Friday, June 19, 2009

Toys For the Future Engineer (K'nex, Etc Toys That Teach About Machine Functions)

You know why a lot of us didn't like school? It was simply kind of boring. For some of us, it was challenging, but for many, it's just that the material was already old to us by the time we got to it.

If you were already reading Doctor Seuss before you ever started first grade, you were probably ready for a little something more by that point. Some of us got lucky and were maybe skipped ahead a grade or two, while others simply had to settle for being the bored smart kid in the class.

When you're young, you tend to latch on to certain things, and it's important that your parents nurture that interest (even if it does result in boredom at school). For example, when a kid who's always been playing around with Legos toys, K'nex and other mechanical toys starts learning about simple and complex machines in school, he or she is going to wind up saying "Haven't I already been over this?" The wise teacher will administer some slightly advanced curriculum to the child.

Being way ahead of the class, again, while it can make school a little dull, winds up being very important later in life. It's always the kid who found grade school dull who winds up being accepted to an elite academy for future engineers.

If you want to facilitate your future-engineering-genius's creativity and grasp of the material, the good news is that you have quite a lot of options. The better toymakers out there craft their products with an understanding of the way a child's brain functions. Kids don't think they're training for a career in designing new ways to harvest and cultivate food, or that they're going to engineer an ingenious solution to fossil fuels, they're just having fun, putting different things together and seeing what they come up with.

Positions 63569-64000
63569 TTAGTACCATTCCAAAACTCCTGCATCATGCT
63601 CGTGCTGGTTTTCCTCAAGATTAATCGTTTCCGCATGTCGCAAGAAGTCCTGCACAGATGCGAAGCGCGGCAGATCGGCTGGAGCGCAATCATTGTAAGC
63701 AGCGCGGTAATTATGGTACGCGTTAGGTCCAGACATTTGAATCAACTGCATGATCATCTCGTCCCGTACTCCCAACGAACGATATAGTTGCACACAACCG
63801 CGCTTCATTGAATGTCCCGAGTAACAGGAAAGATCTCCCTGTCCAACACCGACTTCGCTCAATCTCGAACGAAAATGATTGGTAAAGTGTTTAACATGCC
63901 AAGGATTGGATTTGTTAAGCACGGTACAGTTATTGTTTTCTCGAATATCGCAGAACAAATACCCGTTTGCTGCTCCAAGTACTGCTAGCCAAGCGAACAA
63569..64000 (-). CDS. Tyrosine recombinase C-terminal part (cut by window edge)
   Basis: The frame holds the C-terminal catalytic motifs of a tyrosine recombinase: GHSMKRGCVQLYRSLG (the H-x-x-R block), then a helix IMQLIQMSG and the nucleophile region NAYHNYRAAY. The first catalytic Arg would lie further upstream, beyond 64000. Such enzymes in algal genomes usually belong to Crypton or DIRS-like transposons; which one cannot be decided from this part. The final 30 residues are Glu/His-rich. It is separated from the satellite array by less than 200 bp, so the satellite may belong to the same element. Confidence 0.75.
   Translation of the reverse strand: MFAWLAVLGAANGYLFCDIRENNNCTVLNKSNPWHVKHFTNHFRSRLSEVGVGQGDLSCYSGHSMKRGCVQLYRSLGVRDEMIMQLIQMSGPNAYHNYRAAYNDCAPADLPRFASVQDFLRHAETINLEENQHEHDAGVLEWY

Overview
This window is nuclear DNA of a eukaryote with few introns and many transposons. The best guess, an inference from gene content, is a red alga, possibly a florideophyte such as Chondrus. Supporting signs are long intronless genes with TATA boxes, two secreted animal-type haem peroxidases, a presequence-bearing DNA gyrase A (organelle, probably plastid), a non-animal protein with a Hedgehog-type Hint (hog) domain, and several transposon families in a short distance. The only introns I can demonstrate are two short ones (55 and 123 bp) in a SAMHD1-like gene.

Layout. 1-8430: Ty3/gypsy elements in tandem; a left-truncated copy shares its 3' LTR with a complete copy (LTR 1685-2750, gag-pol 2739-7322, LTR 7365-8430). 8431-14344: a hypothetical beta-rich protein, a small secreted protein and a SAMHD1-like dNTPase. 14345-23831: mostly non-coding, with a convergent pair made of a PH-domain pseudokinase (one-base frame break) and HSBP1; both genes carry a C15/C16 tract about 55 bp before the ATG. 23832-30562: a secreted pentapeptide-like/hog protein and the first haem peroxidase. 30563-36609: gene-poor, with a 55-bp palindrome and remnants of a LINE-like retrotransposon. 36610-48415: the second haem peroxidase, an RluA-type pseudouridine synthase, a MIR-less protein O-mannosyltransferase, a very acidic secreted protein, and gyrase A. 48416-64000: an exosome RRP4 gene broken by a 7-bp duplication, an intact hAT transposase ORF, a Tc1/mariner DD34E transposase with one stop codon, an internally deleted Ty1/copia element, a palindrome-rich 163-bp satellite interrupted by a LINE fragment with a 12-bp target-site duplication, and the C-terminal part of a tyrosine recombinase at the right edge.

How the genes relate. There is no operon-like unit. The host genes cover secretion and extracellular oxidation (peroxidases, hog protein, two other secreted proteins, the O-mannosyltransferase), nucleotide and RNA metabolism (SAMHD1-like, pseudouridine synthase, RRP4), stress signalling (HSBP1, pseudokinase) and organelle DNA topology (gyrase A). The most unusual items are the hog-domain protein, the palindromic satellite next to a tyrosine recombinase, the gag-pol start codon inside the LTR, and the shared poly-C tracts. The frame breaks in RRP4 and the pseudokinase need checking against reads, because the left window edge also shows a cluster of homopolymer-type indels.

Legos are a no brainer. Particularly any legos toy kit full of moving parts, gears, wheels and axles. Lego's Technic line is particularly great. Each kit is built with a certain thing in mind. One might make a real working bulldozer, another might make a race car, but if you get a few kits, you can piece the different parts together and make pretty much anything you can come up with.

Meccano is another great line of developmental toys if you want to step up from the simplicity of Technics. Meccano actually comes with a few simple tools and requires kids to put together cars, airplanes and other machines with small pieces of colour coded sheet metal, as well as nuts and bolts.

But dig this, if you want something really cool, you can go for the Haynes internal combustion engine. It only costs about sixty five bucks, which isn't much when you consider what it is: A simulation of a real, working internal combustion engine.

Now, it doesn't actually require gasoline or anything, it's not a real engine, but rather, an electronic simulation of one. It's a small model of a real four cylinder engine. It comes with spark plugs, tools, nuts and bolts, and all the instructions you'll need to put it together. It teaches how a real engine works, and it makes all the cool sounds you expect from a real engine. It's as close as you can get to real engineering without filling your living room with carbon monoxide!

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Article Source: http://EzineArticles.com/?expert=Chang_Lim

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